Star Wars: The Last Jedi

  • 06 Jan - 12 Jan, 2018
  • Mohammad Kamran Jawaid
  • Reviews

Along time ago in a galaxy far, far away… which was, by chance, the time of my youth, Star Wars used to be a grand franchise. Today, after the prequels trilogy and in the middle of the sequel trilogy, the grandness is limited to special effects and perhaps a moment or two of giddy excitement brought about by nostalgia.

I don’t think it’s worth my time anymore to give the saga its due credit. With Episode VIII - The Last Jedi, Rian Johnson (the man who wrote and directed Looper) gives us a small, one-chapter story that culminates classic characters so that the franchise can give way to a bunch of new ones and finally let go of George Lucas’ lineage.

Personally, I think the corporate decision to milk Star Wars annually is as bad as George Lucas’ decision to make Episode I till Episode III. Things are happening too quickly and old characters, and their actors, are past their prime; Carrie Fisher is no more, Han Solo is dead and as people may expect, either Leia or Luke Skywalker may die too. Old supporting characters are killed off as well, because they were relegated to just window dressing anyway.

One thing Johnson does better than both Lawrence Kasdan and J.J. Abrams from Episode VII, is giving credible depth and likeability to the new lot. Poe Dameron (Oscar Issac), one’s core reason for rock-solid attachment to the new parts, has a better space in the story (the film opens with a hero-sequence with him an X-Fighter, recklessly taking out a gargantuan dreadnaught’s defenses). Rey (Daisey Ridley) is on the path to maturity, and praise be to the lord, Kylo Ren (Adam Driver) finally, gets to be something more than a snivelling villain.

Unfortunately, Kylo, and the reason he turned to the dark side, is still handled with haphazard events and shaky fingers. Finn (John Boyega) has a brief story arc, and hopefully, a new love interest in Rose Tico (Kelly Marie Tran)–a maintenance worker who is both star-struck by Finn because of his previous adventure’s fame, yet faithful to her duty, so that he doesn’t escape around like a whimpering, scaredy cat. With Rose – the best addition after Poe and the loveable droid BB-8 – Finn turns into a somewhat likeable person.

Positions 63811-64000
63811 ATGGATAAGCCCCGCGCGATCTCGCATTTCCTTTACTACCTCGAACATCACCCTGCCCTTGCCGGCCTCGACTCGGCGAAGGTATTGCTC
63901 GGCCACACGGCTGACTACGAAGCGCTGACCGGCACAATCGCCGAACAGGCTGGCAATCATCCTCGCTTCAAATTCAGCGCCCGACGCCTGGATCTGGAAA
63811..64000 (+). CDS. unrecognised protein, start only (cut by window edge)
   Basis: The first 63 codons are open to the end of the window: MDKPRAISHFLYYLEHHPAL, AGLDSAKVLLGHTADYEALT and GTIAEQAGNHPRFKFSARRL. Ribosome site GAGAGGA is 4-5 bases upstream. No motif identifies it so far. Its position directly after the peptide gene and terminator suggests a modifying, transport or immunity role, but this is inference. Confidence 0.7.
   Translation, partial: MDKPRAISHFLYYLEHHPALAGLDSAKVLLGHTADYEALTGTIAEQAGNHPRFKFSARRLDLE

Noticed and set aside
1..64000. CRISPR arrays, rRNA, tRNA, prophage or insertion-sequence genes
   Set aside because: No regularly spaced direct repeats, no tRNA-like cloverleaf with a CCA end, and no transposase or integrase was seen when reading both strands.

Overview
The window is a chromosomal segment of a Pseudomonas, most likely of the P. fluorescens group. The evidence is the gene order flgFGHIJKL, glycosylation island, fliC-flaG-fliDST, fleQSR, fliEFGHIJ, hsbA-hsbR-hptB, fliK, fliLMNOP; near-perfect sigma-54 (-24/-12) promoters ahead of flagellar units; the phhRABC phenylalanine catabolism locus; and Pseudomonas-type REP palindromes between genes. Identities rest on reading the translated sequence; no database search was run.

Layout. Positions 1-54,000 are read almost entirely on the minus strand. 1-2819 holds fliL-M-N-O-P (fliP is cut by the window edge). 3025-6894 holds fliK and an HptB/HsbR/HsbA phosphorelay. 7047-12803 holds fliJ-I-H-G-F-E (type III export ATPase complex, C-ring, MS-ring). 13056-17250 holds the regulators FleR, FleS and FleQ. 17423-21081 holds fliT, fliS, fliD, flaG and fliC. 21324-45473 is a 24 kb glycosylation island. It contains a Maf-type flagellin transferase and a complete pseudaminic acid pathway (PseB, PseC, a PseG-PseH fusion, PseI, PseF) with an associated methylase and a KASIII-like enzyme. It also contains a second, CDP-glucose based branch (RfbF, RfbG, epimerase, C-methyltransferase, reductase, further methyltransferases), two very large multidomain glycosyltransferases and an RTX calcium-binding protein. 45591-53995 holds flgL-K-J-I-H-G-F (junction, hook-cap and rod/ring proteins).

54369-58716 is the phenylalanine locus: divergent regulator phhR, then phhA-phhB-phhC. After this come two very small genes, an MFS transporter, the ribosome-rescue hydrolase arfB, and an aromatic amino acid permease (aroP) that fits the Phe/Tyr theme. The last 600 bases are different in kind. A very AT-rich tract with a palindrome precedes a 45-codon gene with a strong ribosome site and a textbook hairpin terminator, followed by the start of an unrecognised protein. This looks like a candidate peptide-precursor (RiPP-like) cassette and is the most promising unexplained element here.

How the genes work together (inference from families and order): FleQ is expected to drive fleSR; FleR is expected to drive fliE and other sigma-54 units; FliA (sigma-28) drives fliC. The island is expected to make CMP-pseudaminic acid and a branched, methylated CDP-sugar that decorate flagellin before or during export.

Mark Hamill, as Luke Skywalker, has grown into a phenomenal actor; after Stars Wars one may gauge the level of his growth from his voice acting credits (he is, till date, the voice of the Joker from Batman).

Hamill’s Skywalker intends to spend his last days saving the last of some old Jedi texts; one can see that they hardly matter – and that his reasoning for letting the Jedi die with him doesn’t really make sense.

The visual effects are fantastic. But you know you’re getting that nonetheless. The story seems fine, and in a way slightly better than the last film (and even Rogue One). However, I feel that I am now at a point to move on, just like Skywalker and find better, unexplored universes. Maybe far, far away.